Native lizards salvaged from the Takitimu North Link roading project have been permanently relocated to Mauao, Waka Kotahi NZ Transport Agency says.
A team from the project - a Fulton Hogan and HEB joint venture - has completed "search and salvage" work across the eastern section of the expressway project's potential mokomoko (indigenous lizards) sites.
The agency said the focus was to ensure any mokomoko had the best chance of survival while construction of the new highway was under way.
Waka Kotahi NZ Transport Agency director of regional relationships David Speirs said this was a "great example" of partnership working for a common goal - to help the mokomoko flourish.
"There has been significant effort to get to this point and it's heartening to know that even during a short time in captivity, the lizards are doing so well."
About 40 indigenous copper skinks have been found at the site so far, along with more than 1000 plague skinks, an invasive Australian pest species that competes for indigenous lizards' habitat and resources.
The copper skinks were temporarily rehomed with an experienced lizard holder in Tauranga while the most suitable release sites were set up for them.
Several young were born, giving the mokomoko a better chance of survival.
The project's environmental manager Stephanie Kirk said: "We know from this work that pest species vastly outnumber the indigenous in this rohe [area], they lay eggs while native copper skinks birth live young, and this means they multiply at a faster rate and take the lion's share of habitat and food."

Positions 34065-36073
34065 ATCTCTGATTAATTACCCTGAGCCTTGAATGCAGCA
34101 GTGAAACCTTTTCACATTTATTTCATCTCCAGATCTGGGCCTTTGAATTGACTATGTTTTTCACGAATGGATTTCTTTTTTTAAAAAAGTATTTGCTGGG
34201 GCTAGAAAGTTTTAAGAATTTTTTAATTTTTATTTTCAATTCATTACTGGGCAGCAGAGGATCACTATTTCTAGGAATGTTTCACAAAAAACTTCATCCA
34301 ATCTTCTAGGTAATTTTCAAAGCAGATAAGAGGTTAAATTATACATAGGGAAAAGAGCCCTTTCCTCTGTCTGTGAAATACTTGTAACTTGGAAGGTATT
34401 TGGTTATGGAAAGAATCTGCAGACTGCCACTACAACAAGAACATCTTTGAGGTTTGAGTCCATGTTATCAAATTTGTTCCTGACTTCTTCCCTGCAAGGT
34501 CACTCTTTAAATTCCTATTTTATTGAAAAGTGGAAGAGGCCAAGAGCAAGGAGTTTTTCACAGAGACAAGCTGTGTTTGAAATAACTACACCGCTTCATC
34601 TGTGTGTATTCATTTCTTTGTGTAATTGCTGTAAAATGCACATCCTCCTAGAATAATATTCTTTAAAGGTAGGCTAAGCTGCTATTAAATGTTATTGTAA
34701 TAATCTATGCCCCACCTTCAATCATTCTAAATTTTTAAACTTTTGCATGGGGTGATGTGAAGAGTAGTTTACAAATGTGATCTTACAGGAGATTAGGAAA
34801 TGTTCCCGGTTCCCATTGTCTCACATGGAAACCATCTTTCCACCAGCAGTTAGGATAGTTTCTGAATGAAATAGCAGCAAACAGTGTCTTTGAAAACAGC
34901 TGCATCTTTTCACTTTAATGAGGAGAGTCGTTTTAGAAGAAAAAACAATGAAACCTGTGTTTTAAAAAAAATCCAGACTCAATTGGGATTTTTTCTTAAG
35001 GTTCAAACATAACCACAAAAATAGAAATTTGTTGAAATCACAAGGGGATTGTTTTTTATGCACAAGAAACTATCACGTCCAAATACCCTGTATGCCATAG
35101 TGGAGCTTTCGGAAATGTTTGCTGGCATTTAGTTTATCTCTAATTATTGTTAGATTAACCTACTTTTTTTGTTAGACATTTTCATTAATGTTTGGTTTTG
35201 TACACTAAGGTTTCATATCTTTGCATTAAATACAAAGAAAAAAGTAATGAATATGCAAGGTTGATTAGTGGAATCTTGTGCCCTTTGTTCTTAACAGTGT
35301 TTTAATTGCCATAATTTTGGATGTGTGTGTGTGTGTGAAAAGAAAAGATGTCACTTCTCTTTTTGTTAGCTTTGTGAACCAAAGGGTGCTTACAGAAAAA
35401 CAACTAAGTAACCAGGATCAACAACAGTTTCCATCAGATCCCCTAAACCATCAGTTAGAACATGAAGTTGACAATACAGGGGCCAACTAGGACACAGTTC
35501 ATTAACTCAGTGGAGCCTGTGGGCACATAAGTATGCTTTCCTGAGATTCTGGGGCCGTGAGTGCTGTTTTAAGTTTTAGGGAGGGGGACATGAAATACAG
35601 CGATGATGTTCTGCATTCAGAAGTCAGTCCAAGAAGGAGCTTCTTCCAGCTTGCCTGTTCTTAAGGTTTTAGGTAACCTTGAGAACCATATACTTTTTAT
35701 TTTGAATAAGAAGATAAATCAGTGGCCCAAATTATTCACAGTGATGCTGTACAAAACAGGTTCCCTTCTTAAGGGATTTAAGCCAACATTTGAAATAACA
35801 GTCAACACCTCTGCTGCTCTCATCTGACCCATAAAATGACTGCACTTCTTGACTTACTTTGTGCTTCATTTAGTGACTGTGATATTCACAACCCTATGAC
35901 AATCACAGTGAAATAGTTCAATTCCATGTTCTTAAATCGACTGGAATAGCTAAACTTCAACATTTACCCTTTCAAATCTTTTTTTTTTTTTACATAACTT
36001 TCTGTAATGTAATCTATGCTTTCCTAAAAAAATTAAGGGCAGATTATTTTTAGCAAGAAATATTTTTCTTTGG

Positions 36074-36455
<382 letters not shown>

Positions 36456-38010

The team worked with tāngata whenua representatives of Ngā hapū o Te Paerangi, Pirirākau, and supported by the Mauao Trust, Tauranga City Council, Bay of Plenty Regional Council, Department of Conservation and Wildlands.
Fulton Hogan and HEB Joint Venture project director Tony Gallagher said kaitiakitanga (guardianship/protection) had a significant role across the Takitimu North Link project.
This included the protection, restoration and enhancement of habitats for indigenous creatures.
"The team have worked extremely hard during this six-month process. It's been a fantastic example of collaboration and enhancing mauri [life force or essence]."